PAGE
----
For over 16 years, we have been providing training and services to the blind and visually impaired in Northern California. In addition to our core training in independent living, safe travel, assistive technology, and Braille, we offer camaraderie and support to adjust to vision loss. We also offer recreation, education, and social activities, like our new Ukulele and yoga classes. In short, the EBC is meeting Earle’s goal of being a place of “work, play, and fellowship.”
But we still have work to do. Vision rehabilitation is not covered by insurance. Our state and federal government continue to contribute a smaller portion of our income (reduced from 47% to 24% over the past 10 years). And we’re serving more people than ever. The number of people with age-related vision loss is predicted to double as a large group of Baby Boomers become seniors.
For these reasons, we need your help urgently. We must come together as a community to support those of us living with vision loss. Chances are you already know someone suffering from loss of vision. It may be you, me, a friend, or a family member. We’ve said it before but it’s worth repeating: If you’re here for us today, we will be here for you tomorrow.
Please give generously in any way that works for you. I am always touched when someone in our community donates their time, expertise, money, stock, required IRA withdrawal, or savings bond proceeds. Because of you, we’re able to help people succeed in living lives they love, undeterred by vision loss.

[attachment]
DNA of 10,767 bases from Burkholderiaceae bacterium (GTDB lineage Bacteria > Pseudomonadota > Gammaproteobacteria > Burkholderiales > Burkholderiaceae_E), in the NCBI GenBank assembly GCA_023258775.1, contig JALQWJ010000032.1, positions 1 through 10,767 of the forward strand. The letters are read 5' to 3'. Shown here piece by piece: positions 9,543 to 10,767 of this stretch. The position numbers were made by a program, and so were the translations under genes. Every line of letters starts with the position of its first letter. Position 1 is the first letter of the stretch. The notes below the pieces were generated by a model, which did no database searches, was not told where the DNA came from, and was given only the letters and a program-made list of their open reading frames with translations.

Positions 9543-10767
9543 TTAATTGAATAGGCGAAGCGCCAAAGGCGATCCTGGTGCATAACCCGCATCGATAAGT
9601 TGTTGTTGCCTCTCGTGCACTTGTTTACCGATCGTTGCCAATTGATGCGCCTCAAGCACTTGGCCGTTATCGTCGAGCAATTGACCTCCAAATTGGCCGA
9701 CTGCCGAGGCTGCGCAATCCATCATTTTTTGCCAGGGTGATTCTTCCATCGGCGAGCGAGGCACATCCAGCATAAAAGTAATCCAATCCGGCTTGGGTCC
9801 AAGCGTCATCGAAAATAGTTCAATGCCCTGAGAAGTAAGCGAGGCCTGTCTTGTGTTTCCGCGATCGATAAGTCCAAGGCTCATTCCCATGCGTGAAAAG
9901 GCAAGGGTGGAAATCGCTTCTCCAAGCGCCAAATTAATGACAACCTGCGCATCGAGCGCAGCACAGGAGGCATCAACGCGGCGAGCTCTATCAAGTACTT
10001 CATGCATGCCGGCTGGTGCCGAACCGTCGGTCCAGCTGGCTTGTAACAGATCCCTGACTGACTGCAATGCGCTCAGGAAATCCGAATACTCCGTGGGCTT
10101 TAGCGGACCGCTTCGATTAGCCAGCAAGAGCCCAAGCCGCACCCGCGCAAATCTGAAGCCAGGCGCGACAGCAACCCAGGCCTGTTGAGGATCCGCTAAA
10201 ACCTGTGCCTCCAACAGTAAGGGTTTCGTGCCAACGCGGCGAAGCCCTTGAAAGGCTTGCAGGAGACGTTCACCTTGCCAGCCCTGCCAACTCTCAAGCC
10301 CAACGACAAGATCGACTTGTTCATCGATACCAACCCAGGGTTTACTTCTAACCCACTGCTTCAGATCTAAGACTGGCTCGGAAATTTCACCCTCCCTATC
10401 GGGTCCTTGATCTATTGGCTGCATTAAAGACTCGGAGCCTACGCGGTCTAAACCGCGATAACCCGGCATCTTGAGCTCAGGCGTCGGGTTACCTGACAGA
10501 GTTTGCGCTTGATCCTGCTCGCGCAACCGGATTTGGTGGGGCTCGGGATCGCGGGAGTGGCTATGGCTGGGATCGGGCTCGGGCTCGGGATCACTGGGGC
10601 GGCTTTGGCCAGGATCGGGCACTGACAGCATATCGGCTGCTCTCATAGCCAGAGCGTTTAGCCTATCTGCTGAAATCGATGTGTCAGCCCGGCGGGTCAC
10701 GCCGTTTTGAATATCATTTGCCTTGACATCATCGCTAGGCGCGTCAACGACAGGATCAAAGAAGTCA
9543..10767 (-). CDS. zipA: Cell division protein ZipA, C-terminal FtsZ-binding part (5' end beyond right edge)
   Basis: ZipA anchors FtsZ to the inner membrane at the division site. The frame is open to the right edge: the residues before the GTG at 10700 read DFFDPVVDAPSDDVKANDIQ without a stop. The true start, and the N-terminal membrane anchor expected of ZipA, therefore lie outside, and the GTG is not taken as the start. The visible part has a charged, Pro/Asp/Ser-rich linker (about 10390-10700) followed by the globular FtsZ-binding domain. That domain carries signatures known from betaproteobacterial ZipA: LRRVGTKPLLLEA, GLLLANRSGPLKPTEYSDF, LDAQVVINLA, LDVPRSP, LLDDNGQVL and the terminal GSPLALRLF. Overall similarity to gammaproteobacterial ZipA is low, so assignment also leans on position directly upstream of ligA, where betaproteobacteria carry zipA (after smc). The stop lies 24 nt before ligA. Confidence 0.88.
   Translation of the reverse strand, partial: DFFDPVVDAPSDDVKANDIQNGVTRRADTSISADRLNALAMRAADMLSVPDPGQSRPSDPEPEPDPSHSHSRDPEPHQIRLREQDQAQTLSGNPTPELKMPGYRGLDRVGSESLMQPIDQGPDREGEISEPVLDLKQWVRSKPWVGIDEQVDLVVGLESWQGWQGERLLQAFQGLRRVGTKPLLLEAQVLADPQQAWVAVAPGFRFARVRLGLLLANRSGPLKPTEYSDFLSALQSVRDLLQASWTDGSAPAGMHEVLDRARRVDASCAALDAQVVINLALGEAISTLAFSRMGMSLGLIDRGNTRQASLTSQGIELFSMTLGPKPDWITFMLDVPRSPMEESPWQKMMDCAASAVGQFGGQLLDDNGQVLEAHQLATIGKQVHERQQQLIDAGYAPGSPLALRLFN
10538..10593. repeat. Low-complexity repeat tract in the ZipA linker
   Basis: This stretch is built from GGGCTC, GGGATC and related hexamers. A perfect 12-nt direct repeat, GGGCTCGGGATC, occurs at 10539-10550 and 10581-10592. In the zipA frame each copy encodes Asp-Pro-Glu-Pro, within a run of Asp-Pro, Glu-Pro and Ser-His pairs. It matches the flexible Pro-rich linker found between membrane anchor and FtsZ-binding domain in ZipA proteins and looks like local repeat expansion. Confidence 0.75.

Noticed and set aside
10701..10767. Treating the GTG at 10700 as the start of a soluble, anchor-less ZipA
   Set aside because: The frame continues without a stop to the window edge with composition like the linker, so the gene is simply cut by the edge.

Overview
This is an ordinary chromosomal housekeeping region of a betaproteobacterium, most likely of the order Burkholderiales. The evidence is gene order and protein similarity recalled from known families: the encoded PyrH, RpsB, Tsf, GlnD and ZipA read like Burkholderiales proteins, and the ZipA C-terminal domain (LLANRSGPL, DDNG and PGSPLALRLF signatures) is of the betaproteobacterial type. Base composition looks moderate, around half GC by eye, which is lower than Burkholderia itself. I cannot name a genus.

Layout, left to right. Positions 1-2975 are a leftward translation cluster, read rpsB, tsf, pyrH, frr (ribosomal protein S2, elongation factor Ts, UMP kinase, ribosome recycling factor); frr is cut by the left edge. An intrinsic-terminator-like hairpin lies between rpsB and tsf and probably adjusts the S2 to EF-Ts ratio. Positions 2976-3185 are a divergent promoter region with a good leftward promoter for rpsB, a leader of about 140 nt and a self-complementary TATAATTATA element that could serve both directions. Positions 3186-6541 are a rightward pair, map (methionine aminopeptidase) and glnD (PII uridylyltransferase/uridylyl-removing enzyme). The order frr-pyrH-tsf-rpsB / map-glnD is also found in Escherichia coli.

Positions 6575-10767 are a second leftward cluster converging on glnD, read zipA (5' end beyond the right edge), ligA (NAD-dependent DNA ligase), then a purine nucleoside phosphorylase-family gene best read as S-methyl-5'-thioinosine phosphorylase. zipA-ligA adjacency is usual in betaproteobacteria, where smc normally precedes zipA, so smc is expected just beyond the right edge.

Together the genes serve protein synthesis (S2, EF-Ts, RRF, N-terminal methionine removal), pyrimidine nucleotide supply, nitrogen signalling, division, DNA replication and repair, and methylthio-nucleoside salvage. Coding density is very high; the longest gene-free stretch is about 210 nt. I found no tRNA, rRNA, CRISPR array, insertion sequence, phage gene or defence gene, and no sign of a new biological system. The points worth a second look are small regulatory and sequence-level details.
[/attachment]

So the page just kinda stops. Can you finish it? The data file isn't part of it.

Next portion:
Many thanks to our donors, volunteers, and our highly trained staff of instructors and professionals.
Veteran Overcomes Adversity
Leaves Legacy for People Living With Vision Loss
Robert Carlyle Baugh (May 9, 1917–Dec 30, 1991) fought in WWII at Normandy, where his Navy ship was struck during battle. While he was away at war, his first wife divorced him, serving him with papers that arrived unexpectedly. It created for him a rough patch that stuck with him awhile, even after he’d returned from war. His father brought him home to Salt Lake City, and the love he received from his family there brought him back on an even keel.”
Robert met his future wife in Japan after the war. They had to struggle through three years of applications, tests, and medical exams, but finally they were married and Robert brought her to live with him in California, where he had made his home after returning from Salt Lake City. Here in California, Robert worked as an engineer on a tanker owned by Chevron Shipping (then called Standard Oil), which followed Navy ships.